I took a risk definitely in that aspect. But because I’ve been nurturing this skill and this hobby for so long, with the hopes of somehow making this my profession, I think a lot of the things that I’ve encountered were that whole luck, where it’s opportunity meets the preparation. So, yeah. If you want to do something, make sure that you’re already doing it in some capacity, even if it’s just on the side to begin with. As long as you’re feeding into that, whatever that thing is that you really want to be doing, that’s definitely positive as well.

Maurice Cherry:
What does success look like for you at this point in your career?

Alanna Flowers:
Wow. Right now, success looks like being able to sustain and continue from places of passion and genuine excitement and interest, and not from the place of, I’ve got to take this client on because I need to pay my rent this month. I think just continuing with that feeling of excitement and passion, I think, because even when you’re doing things that you’re really interested in, after a while you might get a little burned out. I’m hoping to not, to not reach that burnout point, and be able to be responsible with my time and with my emotional wellbeing. I just want to keep doing this and maintaining,

Maurice Cherry:
Do you have a dream project you’d love to do one day?

Alanna Flowers:
Oh, geez. I have many, and it’s great because some of them even happened this year. But I am definitely setting my sites out for large scale projects, like murals. I am definitely looking to get my lettering painted outside somewhere in New York City. I think that would be the coolest thing, and have people take pictures with my work outdoors. I think that’d be really awesome.

Maurice Cherry:
What do you appreciate the most about your life right now?

Alanna Flowers:
I appreciate the privilege that comes with being able to take a risk, like the one that I took, and in some ways I’m still taking. I really appreciate that. And I appreciate the luxury of time. I’ve bought myself a little bit of time with a little bit of the planning that I did before, I ended going freelance, but I’m abundantly grateful for those things.

Maurice Cherry:
So, given where you are now, where do you see yourself in the next five years? Is there certain work that you’d want to be doing at that point or anything like that?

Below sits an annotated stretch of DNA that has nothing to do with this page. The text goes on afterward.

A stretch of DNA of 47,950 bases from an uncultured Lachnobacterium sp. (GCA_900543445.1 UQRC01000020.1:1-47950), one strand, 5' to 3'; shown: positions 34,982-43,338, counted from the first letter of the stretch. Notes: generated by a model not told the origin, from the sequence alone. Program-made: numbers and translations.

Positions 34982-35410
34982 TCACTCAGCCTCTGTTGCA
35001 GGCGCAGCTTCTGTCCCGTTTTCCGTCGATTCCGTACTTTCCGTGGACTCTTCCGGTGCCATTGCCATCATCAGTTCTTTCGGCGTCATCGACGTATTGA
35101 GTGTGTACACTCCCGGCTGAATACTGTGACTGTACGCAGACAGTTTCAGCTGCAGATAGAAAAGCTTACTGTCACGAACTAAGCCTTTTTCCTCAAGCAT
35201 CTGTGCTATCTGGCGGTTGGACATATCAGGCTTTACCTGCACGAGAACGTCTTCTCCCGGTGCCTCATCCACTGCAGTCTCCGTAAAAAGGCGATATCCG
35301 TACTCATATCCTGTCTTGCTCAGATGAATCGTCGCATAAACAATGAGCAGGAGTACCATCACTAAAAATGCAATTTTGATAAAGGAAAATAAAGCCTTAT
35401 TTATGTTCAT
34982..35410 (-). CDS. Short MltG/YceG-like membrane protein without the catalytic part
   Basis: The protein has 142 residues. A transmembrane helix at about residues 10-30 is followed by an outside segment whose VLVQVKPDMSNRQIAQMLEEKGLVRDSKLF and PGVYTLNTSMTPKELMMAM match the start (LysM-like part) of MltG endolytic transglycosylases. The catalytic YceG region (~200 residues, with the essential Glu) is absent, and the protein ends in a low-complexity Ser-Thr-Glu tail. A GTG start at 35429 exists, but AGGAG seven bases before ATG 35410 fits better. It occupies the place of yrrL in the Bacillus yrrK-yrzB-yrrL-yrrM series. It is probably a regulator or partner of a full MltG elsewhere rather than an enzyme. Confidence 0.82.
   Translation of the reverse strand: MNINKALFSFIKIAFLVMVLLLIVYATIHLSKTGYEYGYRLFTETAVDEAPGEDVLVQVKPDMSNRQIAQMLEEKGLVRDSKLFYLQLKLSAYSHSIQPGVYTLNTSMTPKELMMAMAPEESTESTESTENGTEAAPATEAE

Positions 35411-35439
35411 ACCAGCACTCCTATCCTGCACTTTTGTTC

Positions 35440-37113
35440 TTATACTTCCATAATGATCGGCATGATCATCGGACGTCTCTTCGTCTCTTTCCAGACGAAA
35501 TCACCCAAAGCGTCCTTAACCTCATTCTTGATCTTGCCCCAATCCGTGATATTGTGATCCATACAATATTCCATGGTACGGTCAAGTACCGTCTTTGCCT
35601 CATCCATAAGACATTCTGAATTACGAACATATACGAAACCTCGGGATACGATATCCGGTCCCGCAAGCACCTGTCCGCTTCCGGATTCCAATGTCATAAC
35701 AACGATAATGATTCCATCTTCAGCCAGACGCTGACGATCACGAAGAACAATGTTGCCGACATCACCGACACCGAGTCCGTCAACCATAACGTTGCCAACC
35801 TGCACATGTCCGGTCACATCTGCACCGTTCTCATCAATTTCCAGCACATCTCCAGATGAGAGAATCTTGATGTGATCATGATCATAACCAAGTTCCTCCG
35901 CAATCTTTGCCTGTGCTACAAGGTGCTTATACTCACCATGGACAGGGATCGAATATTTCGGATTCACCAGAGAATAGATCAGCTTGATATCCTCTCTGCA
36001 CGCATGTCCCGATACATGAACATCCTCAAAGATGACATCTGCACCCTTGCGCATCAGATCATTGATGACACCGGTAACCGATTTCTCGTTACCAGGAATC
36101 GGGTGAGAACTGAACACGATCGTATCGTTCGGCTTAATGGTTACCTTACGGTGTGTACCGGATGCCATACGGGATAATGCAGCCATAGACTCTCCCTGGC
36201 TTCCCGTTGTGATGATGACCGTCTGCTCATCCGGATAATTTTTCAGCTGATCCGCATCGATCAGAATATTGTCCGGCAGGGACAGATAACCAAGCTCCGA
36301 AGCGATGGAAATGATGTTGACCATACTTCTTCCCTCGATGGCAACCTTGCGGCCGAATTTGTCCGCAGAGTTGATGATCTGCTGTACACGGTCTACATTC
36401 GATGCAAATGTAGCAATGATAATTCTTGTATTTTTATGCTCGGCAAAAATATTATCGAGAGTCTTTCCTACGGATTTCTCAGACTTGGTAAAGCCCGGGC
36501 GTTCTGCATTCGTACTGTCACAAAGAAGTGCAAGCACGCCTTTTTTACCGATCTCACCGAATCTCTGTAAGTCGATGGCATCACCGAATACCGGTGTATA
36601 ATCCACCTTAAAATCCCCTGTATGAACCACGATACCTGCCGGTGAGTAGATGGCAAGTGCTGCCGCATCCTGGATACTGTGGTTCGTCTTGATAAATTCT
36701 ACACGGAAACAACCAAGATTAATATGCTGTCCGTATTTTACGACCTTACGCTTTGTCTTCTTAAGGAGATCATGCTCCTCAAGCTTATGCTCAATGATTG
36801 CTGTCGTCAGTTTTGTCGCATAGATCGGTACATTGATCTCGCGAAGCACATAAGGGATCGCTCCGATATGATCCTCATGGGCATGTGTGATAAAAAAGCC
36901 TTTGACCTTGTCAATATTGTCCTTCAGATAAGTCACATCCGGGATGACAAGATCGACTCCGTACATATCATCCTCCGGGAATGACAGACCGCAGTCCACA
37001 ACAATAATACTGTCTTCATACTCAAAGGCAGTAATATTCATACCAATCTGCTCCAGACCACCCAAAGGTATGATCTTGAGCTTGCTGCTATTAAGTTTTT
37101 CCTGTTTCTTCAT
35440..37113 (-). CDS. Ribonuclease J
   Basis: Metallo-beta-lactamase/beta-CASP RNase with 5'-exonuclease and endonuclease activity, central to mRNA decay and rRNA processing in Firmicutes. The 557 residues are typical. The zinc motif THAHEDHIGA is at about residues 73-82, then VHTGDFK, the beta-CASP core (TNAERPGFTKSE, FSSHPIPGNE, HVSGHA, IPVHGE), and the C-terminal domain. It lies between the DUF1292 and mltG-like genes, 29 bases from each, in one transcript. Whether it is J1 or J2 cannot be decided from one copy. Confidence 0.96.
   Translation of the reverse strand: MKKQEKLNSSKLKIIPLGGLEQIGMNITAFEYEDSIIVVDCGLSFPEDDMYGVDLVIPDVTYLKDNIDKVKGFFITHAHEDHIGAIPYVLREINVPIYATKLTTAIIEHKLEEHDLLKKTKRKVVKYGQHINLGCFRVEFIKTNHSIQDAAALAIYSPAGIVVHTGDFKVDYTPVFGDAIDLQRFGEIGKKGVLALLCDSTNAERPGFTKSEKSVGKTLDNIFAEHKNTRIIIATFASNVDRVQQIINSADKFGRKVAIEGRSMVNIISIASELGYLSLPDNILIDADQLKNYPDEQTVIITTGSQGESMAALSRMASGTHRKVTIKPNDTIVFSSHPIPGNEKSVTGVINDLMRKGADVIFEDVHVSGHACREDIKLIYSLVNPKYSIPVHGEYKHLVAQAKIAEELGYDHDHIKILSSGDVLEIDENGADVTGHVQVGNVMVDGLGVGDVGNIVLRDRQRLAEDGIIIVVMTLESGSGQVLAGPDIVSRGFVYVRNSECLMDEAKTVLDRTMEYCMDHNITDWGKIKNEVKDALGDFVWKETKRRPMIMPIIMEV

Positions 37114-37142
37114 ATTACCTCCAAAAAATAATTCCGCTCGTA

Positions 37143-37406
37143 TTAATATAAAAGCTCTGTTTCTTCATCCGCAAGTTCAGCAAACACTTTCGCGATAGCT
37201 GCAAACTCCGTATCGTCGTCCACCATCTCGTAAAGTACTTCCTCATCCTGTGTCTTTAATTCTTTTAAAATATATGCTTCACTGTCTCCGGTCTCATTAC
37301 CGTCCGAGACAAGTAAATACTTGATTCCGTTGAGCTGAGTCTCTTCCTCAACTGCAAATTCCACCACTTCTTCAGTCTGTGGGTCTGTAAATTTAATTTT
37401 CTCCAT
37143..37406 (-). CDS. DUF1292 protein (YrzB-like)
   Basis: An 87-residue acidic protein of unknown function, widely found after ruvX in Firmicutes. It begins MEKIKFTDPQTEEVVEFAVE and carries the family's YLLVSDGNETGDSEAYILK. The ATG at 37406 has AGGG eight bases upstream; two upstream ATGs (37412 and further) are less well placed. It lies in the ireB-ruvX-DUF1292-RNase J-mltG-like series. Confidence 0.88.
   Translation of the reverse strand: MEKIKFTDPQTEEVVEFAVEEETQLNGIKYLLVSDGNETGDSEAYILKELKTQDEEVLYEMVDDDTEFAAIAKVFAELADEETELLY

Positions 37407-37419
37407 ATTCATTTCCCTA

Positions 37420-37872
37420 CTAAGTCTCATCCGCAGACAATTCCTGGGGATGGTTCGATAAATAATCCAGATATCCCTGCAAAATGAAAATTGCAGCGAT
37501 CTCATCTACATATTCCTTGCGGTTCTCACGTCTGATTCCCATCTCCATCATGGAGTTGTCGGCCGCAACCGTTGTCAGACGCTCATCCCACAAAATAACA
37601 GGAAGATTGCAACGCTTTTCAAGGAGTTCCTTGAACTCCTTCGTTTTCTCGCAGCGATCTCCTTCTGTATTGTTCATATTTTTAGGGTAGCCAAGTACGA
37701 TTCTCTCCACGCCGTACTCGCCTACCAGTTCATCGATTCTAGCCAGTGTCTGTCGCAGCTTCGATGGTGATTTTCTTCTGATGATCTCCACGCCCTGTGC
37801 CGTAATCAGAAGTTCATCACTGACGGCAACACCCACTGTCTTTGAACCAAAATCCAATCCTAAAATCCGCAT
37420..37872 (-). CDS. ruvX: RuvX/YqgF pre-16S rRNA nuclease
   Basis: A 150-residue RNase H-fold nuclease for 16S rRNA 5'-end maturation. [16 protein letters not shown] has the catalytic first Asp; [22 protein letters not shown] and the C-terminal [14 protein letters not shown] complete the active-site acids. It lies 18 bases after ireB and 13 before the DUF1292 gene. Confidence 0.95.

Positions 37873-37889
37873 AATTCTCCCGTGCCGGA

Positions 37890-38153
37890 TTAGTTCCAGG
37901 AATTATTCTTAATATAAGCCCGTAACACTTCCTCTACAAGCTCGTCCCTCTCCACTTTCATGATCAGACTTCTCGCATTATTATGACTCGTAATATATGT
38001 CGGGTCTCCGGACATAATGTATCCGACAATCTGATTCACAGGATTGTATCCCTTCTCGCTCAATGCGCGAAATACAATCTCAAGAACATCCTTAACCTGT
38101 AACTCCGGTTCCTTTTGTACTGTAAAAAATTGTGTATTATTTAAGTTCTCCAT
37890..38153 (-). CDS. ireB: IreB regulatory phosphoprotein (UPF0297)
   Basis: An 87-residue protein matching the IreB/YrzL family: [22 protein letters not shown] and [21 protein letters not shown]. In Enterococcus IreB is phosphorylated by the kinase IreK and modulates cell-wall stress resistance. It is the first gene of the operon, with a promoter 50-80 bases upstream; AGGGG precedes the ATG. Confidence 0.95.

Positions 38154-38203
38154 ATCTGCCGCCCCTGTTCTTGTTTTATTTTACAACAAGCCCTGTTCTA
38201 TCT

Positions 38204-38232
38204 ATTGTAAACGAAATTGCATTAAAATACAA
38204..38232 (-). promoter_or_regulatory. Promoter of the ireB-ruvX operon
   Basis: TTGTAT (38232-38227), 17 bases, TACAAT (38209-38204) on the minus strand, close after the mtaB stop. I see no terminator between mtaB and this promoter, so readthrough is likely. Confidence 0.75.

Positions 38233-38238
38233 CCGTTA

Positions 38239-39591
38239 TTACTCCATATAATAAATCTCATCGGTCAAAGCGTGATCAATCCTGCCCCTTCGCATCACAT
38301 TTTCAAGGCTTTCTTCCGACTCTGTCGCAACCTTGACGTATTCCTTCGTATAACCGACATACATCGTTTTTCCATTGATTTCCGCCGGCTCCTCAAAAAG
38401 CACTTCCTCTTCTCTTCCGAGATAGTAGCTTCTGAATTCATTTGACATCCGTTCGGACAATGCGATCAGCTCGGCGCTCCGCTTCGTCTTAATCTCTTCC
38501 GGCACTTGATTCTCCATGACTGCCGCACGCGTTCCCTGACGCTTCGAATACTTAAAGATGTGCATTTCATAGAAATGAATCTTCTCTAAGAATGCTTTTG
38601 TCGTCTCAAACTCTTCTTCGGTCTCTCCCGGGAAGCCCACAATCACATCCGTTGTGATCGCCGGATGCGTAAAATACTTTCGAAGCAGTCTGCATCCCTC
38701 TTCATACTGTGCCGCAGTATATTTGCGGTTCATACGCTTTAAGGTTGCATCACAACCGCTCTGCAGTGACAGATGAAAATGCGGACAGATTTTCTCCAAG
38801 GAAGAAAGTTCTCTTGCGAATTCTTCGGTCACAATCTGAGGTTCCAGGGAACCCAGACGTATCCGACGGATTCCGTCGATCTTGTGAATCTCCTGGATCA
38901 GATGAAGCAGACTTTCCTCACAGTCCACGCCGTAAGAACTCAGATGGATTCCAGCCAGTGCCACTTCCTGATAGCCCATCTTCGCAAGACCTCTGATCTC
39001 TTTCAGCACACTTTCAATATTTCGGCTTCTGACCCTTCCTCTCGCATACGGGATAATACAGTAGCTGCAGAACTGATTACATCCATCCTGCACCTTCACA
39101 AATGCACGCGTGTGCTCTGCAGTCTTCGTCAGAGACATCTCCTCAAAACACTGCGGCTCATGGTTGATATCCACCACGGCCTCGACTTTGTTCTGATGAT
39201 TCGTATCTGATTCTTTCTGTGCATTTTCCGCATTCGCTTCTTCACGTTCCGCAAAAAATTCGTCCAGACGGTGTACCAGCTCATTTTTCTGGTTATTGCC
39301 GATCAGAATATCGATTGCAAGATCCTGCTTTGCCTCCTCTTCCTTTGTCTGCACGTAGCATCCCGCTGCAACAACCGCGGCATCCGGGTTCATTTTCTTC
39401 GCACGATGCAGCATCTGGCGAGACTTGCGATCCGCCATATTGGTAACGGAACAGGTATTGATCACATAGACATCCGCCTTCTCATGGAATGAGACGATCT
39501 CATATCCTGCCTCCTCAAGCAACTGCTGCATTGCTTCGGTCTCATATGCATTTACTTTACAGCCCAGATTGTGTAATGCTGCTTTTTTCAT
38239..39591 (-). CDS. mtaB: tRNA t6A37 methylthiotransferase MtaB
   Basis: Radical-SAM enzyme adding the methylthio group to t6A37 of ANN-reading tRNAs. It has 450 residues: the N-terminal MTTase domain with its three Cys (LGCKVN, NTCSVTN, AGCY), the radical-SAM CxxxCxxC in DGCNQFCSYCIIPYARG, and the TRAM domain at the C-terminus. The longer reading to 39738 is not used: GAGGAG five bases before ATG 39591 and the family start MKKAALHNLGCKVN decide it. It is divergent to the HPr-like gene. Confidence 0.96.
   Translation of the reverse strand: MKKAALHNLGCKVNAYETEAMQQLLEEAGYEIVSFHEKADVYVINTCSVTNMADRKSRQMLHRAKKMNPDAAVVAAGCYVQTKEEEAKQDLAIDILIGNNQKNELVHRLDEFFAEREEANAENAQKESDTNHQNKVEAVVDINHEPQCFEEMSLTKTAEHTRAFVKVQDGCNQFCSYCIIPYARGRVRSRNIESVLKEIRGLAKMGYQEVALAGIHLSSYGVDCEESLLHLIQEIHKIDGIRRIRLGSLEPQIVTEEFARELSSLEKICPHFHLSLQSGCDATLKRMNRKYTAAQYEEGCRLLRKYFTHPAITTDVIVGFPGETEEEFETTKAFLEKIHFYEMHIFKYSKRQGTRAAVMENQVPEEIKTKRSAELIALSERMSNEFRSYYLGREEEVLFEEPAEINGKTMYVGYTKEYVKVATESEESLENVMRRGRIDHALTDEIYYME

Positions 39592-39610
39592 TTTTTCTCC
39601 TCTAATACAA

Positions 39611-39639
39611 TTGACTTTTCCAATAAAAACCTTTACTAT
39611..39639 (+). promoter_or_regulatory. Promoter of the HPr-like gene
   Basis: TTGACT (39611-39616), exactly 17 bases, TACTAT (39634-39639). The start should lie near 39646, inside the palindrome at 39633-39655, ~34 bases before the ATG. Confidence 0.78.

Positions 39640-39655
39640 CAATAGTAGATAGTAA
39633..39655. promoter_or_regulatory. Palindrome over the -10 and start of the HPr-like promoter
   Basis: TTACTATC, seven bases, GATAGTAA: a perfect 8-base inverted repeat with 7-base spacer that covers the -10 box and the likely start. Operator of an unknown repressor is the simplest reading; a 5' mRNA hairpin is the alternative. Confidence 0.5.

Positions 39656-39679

Alanna Flowers:
This year has been a lot of seed planting. It’s like I have to start working from somewhere. So, I started my YouTube channel this year, started with zero subscribers just like everyone who starts anything. In five years it would just be nice to see these communities that I’ve started, investing and grow. I really love lettering and I love working with clients. It’s such a rewarding feeling, being able to help them. But it’s also really rewarding to help other people who are interested in lettering. So, that’s why I definitely knew that as a part of my freelancing that I wanted there to be some sort of educational aspect, with workshops or tutorials and stuff like that, like I do on YouTube. So, yeah. Just expanding my reach and having that allow me to reach back as well to others.

Maurice Cherry:
Reaching forward and reaching back, I like that. So, just to wrap things up here, where can our audience find out more information about you? Where can they see your work and everything online?

Alanna Flowers:
Yeah. You can find my work at agfdesignstudio.com, but you can find me on YouTube at AGF Design Studio. That’s my channel name, that’s also my name on Instagram. And then, also on Instagram and Twitter. I’m Alanna_ Flowers.

Maurice Cherry:
All right. Sounds good. Well, Alanna Flowers, I definitely want to thank you so much for coming on the show and really one, I think telling your story, but then two also, giving us a little bit of a peak behind the curtain of what it’s like to a new freelancer. There’s been all this talk this year specifically about the great resignation, and people leaving jobs and striking out on their own. It seems like you’ve really… I mean, well, one, you have struck out a lot on your own. But two, it seems like you’ve really hit a stride and you’re making great work. You’re promoting yourself out there on social media. I wish, when I started my studio, that I was half as prepared and put together as you are with how you’re doing everything. I think you’re doing a great job, and I’d love to see where your work goes in the future. So, thank you so much for coming on the show. I appreciate it.

Alanna Flowers:
Thank you so much, Maurice, for having me.